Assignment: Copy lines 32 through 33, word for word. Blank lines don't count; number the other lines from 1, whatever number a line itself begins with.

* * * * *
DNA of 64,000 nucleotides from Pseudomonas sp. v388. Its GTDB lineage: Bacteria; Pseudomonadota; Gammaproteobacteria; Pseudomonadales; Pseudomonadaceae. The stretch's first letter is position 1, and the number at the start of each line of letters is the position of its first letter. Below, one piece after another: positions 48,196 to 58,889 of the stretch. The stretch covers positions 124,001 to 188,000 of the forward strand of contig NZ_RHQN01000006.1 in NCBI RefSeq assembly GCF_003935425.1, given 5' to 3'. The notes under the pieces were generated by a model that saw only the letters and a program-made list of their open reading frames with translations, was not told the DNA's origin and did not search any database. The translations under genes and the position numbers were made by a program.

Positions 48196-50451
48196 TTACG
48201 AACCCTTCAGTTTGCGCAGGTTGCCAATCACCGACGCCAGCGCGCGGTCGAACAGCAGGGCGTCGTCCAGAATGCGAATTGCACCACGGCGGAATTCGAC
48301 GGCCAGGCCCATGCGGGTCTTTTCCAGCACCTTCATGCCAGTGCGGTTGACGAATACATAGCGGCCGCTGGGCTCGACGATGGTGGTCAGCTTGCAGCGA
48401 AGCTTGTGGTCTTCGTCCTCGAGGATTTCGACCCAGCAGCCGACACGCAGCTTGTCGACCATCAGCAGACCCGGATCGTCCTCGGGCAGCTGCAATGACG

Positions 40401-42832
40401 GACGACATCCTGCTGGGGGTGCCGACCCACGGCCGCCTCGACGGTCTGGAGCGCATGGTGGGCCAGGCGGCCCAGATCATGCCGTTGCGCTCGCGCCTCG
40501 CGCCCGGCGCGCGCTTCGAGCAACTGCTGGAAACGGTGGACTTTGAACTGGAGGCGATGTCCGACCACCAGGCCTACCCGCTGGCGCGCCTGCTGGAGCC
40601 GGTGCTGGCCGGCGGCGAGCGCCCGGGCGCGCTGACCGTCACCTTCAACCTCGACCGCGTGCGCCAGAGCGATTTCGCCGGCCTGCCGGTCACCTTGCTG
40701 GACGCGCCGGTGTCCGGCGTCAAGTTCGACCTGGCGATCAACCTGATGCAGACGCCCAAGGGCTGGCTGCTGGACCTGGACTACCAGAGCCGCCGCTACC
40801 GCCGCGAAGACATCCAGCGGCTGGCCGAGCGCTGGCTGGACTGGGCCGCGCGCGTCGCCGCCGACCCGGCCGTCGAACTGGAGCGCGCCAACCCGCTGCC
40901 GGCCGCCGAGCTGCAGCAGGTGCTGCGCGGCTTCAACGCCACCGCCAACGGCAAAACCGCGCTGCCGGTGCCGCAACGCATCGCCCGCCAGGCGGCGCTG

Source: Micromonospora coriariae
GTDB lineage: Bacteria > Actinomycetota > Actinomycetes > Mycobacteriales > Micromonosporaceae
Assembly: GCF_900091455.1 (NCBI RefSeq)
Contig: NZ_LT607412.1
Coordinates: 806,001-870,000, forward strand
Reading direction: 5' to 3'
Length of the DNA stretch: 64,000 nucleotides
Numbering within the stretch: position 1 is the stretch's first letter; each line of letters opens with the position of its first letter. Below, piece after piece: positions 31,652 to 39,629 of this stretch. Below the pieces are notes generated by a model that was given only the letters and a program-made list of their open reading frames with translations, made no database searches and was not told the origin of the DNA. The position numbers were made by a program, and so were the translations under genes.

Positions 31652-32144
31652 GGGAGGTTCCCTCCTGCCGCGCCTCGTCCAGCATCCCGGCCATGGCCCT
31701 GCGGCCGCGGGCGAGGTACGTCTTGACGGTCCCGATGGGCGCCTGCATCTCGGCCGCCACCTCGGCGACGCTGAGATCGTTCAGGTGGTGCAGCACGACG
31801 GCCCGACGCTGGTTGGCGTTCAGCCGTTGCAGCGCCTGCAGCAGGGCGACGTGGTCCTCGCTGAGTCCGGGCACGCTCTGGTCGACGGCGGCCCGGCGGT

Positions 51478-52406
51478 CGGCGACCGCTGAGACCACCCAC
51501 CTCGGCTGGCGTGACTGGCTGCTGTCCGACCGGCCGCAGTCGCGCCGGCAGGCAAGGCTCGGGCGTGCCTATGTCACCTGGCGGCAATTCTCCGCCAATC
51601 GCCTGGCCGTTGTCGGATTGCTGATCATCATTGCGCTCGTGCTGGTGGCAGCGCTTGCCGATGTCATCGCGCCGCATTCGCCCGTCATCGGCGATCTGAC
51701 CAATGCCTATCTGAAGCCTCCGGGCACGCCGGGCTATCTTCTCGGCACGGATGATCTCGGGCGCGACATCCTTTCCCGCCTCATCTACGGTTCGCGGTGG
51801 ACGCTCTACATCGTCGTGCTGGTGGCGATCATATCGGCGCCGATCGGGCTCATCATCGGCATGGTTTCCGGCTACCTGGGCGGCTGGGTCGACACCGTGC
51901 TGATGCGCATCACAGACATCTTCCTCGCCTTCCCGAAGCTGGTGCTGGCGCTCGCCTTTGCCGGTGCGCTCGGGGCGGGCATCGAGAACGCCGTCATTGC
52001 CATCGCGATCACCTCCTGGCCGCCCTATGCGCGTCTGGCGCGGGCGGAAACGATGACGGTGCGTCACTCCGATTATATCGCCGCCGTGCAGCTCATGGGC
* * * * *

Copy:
51901 TGATGCGCATCACAGACATCTTCCTCGCCTTCCCGAAGCTGGTGCTGGCGCTCGCCTTTGCCGGTGCGCTCGGGGCGGGCATCGAGAACGCCGTCATTGC
52001 CATCGCGATCACCTCCTGGCCGCCCTATGCGCGTCTGGCGCGGGCGGAAACGATGACGGTGCGTCACTCCGATTATATCGCCGCCGTGCAGCTCATGGGC